you avoid this route any earlier than August or September.  We 
walked underneath bizarrely twisted cliffs of red, white and black 
metamorphic rock, past Mounts Laurel, Morrison, Bloody and 
Baldwin.  That evening we made camp at lovely Lake 
Witsonopah.  

Before the sage grouses bellowed out their belligerent morning 
song, Charles and I walked up to the snowfield at the base of the 
implausible north couloir of Red Slate Mountain.  The PCS group 
awoke shortly afterward and scurried up the long scree slope on 
the west side of the peak.  They summitted at around 9:30 a.m., 
while Charles and I were still hacking and crawling up our ice 
chute.  

The frozen crystals yielded to the points of our crampons. The 
hefty ice tool I borrowed from Kelly sunk into the surface, but my 
underweighted dragonfly ice axe tended to bounce off.  On the 
steepest part, which exceeded forty degrees, we maintained a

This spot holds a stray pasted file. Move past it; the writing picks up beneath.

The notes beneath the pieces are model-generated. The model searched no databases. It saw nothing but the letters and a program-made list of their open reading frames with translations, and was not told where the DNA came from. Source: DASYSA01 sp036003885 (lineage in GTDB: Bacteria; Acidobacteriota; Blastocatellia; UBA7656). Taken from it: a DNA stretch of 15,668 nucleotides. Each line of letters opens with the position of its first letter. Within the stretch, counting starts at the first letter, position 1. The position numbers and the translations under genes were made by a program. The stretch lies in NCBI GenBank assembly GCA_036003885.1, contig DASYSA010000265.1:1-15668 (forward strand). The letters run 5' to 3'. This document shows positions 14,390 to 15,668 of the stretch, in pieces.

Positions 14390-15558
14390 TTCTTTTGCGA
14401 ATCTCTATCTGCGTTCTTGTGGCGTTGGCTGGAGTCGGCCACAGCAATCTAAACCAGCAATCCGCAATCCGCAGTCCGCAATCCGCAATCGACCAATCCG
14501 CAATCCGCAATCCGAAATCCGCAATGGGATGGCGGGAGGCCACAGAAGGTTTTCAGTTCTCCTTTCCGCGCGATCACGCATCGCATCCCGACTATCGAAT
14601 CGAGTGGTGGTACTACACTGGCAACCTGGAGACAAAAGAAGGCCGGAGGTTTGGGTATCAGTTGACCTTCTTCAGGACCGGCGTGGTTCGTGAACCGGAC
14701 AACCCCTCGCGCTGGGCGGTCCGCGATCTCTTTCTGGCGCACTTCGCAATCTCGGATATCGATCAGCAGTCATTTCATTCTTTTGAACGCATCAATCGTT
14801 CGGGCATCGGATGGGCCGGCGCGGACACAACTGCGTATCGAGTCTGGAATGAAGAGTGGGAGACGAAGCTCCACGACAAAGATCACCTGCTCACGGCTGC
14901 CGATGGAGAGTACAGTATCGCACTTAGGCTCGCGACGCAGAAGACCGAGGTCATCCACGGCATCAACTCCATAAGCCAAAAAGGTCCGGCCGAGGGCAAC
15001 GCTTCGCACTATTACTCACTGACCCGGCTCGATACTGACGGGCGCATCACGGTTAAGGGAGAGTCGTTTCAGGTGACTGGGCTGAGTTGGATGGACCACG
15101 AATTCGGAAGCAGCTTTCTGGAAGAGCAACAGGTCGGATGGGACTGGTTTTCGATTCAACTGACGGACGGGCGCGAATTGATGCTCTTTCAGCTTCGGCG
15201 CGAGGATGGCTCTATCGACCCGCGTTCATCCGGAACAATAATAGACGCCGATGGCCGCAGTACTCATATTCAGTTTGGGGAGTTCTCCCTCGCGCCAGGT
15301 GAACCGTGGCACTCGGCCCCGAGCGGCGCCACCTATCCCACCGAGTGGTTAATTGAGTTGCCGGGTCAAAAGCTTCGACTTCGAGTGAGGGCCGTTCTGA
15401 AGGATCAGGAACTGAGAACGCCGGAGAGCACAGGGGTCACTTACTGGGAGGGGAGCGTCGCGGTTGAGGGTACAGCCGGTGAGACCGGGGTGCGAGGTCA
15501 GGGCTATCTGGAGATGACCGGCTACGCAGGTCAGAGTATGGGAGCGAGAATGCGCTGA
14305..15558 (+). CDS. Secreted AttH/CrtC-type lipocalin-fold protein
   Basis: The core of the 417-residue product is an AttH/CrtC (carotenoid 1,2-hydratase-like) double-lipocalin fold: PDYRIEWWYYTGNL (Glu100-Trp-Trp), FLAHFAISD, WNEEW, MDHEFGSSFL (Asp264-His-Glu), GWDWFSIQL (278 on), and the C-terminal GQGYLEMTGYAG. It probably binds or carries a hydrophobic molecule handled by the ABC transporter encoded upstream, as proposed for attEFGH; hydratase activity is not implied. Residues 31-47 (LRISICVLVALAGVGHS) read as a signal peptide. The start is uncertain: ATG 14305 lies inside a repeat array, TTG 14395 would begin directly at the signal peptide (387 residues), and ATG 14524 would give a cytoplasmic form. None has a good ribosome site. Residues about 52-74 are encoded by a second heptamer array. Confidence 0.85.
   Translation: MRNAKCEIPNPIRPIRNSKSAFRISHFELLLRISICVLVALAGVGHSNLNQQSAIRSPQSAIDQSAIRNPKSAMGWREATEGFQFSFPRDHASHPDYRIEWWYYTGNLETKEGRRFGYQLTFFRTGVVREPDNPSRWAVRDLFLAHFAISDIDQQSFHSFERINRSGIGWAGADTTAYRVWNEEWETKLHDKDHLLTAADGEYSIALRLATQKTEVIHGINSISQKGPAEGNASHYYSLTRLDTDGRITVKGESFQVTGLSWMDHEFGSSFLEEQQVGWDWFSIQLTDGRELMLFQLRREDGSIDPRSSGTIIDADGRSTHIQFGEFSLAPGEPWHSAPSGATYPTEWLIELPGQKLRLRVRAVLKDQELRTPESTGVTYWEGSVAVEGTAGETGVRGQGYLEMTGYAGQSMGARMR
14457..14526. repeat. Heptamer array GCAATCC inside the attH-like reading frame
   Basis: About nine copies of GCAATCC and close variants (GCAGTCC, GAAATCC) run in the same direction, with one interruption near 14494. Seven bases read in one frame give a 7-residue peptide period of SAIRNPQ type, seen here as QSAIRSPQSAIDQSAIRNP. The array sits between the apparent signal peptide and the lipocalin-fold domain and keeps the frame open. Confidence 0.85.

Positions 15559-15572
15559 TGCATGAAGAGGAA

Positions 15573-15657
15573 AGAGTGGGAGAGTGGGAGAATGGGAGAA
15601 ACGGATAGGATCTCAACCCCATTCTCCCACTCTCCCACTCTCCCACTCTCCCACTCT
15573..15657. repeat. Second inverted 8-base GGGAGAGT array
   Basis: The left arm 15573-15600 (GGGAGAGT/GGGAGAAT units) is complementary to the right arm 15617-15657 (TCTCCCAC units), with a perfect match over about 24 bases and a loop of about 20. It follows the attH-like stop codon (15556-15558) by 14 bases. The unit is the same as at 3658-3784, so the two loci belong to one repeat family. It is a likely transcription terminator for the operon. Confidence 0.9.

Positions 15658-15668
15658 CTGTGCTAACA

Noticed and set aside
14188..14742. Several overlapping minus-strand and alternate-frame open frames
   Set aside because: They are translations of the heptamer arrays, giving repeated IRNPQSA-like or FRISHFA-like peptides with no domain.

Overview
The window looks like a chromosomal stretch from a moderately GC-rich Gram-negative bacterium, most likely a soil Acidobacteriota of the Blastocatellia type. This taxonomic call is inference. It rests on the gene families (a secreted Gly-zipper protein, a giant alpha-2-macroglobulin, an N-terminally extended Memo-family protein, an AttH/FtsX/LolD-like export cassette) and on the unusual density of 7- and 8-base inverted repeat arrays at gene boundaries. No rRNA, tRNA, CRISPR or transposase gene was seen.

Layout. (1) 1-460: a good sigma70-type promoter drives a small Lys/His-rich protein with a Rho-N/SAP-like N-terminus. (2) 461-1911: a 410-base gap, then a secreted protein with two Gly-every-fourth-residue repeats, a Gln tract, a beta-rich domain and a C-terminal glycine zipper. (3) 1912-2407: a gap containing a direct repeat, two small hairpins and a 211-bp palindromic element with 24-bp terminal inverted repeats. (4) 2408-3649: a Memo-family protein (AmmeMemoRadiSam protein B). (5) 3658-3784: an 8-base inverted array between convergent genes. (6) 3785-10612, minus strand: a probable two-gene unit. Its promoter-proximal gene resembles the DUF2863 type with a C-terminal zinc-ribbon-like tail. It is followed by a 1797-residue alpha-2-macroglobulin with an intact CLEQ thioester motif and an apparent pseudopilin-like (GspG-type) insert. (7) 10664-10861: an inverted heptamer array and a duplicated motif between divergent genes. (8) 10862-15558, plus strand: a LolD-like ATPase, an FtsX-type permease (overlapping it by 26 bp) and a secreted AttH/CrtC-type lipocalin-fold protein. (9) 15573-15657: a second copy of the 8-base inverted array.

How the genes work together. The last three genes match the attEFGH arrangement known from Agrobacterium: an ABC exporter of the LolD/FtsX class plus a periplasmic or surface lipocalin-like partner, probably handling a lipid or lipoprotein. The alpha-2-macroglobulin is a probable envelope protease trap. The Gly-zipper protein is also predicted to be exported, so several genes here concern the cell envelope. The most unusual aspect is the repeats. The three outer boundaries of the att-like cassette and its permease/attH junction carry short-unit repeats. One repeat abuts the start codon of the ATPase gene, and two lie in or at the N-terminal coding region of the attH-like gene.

running belay protected with pickets.  We were also able to 
anchor on the side cliffs by slinging horns and chocking cracks.  

About 500 feet from the top, the couloir appeared to exhaust 
itself, but we turned a corner to the right and found its 
continuation.  To get back on the ice, we had to cross a stretch of 
the loosest, steepest, least defensible rubble I've ever known.  
The rock is completely unlike the classic 

Sierra granite we love; slate shatters into millions of pointed 
shards.  We were finally climbing in sunshine, and I was able to 
refill my water bottle from a merciful ice drip.  

We walked out of the couloir directly onto the summit at 1:30.  
Unforecasted clouds were building rapidly, so we hustled down 
the west ridge before the lightning storm blew in from Lake 
Thomas Edison.  We met our carpool partner John at the lake.  
He told us the others had evacuated as soon as they saw us attain 
the summit.  

We three ate, packed, and hiked the down trail.  Slowed by our 
tiring ascent, we were overtaken by the weather.  For twenty 
minutes or so, we were pummeled by hailstones so large that I 
considered putting on my climbing helmet.  

Beyond the stream crossing, we slowed down so much more that 
we were enveloped in the blanket of night, and reached the trail's 
end under clear skies and the light of the moon.  

-- Aaron Schuman 


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Merced Beaucoup (Merced Peak Trip Report) August 27-29, 1999